Applying to use the GI Bill just got easier. The VA recently unveiled its newest method of applying for education benefits on the website. The other methods of applying are still available too, but being able to now use a mobile device to apply makes it much easier and faster.

The new method only applies to veterans or servicemembers applying for education benefits. Anyone else applying using one of these VA Forms:

  • 22-1990e – Family Member Using Transferred Benefits
  • 22-1990n – National Call to Service
  • 22-1995 – Request for Change of Program or Place of Training
  • 22-5490 – Survivors’ and Dependents Education
  • 22-5495 – Dependents Request for Change of Program or Place of Training

… must still apply using the eBenefits website, go to a VA Regional Office, work with a school VA Certifying Official, or call the VA direct at 888-442-4551.

Preparing to apply

Before starting an application, there are three must-do things first:

  • Check eligibility
  • Compare education programs
  • Gather required information

Check eligibility

Because many individuals applying for VA education benefits could be eligible for more than one GI Bill, they are encouraged to check out each GI Bill option using the links provided on the website to validate eligibility.

Compare education programs

Because Post 9/11 GI Bill benefits can vary depending on the type of school (public or private), school location and whether classes will be taken online, on campus or a combination of both (determines in part the monthly housing allowance amount), the GI Bill Comparison Tool is a quick way to see the cost of tuition, housing and books at a glance for different schools.  More in-depth benefits information can be accessed by clicking on the blue Learn More button.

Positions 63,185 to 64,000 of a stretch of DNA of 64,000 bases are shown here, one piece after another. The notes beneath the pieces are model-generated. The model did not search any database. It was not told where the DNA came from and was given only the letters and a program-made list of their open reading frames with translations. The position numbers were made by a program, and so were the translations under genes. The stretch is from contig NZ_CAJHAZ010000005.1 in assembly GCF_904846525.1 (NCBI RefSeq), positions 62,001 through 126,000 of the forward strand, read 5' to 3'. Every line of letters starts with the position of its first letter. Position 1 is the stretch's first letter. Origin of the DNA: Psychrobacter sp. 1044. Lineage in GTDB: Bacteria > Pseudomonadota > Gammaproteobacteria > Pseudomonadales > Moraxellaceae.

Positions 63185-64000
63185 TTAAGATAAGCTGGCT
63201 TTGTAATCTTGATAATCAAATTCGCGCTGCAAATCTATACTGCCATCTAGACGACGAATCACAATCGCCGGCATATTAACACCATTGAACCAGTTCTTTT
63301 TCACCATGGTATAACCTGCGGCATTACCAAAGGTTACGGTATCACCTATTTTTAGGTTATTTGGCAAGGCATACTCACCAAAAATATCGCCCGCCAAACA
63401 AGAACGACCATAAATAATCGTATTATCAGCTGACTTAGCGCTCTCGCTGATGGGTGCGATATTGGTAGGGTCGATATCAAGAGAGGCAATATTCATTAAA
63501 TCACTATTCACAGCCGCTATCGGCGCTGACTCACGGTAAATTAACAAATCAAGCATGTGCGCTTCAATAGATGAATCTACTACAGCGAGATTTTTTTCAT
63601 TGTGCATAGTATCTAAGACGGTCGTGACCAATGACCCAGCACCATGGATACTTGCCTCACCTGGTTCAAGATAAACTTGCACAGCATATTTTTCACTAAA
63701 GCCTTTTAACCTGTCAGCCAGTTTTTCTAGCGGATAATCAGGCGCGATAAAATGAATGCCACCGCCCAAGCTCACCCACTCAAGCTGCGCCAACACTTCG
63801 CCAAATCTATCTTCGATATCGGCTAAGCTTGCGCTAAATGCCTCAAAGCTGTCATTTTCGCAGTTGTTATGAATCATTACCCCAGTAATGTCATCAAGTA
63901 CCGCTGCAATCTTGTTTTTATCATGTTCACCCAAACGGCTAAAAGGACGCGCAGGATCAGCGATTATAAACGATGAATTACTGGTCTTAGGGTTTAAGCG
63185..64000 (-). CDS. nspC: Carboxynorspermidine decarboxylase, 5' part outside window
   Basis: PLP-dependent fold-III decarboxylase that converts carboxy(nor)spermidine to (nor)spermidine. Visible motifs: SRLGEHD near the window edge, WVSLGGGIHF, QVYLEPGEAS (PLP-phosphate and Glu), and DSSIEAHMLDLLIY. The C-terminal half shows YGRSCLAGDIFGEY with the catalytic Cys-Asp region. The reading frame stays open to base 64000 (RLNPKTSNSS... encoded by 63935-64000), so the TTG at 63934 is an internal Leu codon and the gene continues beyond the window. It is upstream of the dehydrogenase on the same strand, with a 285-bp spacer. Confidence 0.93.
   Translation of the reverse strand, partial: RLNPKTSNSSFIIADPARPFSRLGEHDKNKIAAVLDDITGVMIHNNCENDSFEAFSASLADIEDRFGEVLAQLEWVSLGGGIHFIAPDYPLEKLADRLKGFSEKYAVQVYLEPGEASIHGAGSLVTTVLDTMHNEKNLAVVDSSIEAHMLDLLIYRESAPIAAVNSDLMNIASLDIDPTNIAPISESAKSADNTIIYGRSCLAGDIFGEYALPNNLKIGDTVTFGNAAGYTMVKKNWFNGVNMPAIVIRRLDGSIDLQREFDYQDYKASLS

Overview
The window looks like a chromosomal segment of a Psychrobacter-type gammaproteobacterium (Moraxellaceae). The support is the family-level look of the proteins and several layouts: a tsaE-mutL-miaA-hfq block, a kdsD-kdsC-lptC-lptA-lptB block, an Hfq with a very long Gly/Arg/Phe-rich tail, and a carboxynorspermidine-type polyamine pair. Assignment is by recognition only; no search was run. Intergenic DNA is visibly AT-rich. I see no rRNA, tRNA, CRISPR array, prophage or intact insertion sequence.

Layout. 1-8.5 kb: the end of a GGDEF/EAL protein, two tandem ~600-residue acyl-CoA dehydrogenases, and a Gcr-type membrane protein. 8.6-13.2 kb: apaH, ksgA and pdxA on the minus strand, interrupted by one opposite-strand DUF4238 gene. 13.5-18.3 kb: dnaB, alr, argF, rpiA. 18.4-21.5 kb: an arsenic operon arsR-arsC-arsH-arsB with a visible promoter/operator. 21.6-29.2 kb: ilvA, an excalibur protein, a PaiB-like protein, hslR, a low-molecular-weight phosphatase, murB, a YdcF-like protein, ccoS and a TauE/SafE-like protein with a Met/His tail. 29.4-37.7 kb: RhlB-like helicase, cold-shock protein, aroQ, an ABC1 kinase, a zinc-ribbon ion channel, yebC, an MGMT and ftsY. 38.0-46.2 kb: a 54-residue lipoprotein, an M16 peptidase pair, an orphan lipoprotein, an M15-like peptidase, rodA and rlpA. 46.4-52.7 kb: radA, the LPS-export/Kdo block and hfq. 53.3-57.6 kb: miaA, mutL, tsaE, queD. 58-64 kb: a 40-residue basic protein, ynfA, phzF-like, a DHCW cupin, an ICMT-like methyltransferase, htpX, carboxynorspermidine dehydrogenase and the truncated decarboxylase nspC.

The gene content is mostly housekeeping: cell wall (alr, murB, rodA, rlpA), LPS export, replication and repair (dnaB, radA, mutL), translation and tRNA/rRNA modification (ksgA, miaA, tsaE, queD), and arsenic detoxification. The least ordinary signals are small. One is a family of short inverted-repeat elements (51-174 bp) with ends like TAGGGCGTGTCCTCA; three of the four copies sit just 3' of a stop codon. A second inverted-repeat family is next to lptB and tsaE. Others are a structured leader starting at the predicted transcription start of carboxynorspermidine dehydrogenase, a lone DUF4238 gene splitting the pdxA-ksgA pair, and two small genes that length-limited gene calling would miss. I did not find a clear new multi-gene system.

Gather required information

When applying via a mobile device, be aware you can’t save what you inputted, stop and pick up where you left off later, so it is important to have all the information required at hand so you can finish it in one sitting. Information required includes:

  • Social Security Number
  • Direct Deposit bank account information (routing and account numbers)
  • Military History (service periods, type of military service, if you attended ROTC and if so, dates, commissions, etc., and any contributions made like the Buy-Up Program or kickers authorized, if any)
  • Post-secondary Education (name of college, university or other training facility, along with its city and state, dates when you attended the school, hours completed and type (semester quarter, clock), if you earned a degree, certificate of diploma, and course of study.
  • Information on the school you want to attend (type of education, education goal, date training is to begin)


Once at the education benefits screen on the website, click on the green Start Form 22-1990. There are eight areas that need to be filled in:

  • Veteran Information
  • Benefits Eligibility
  • Military History
  • Education History
  • Employment History
  • School Selection
  • Personal Information
  • Review

Most sections, except Military History, Education History and School Selection, are self-explanatory. If you have the information required readily at hand, it should not take you more than about 15 minutes to fill out the application using your smartphone. Application processing takes about 30 days and if approved, you will receive your Certificate of Eligibility (COE) in the mail; you will need your COE when registering for school as a GI Bill student.

This new method of applying using a smartphone does make the application process faster and makes better use of time as it can be done now without having to be tied to a computer on a network, or by using pen and ink on a hardcopy form.

Related News

Kness retired in November 2007 as a Senior Noncommissioned Officer after serving 36 years of service with the Minnesota Army National Guard of which 32 of those years were in a full-time status along with being a traditional guardsman. Kness takes pride in being able to still help veterans, military members, and families as they struggle through veteran and dependent education issues.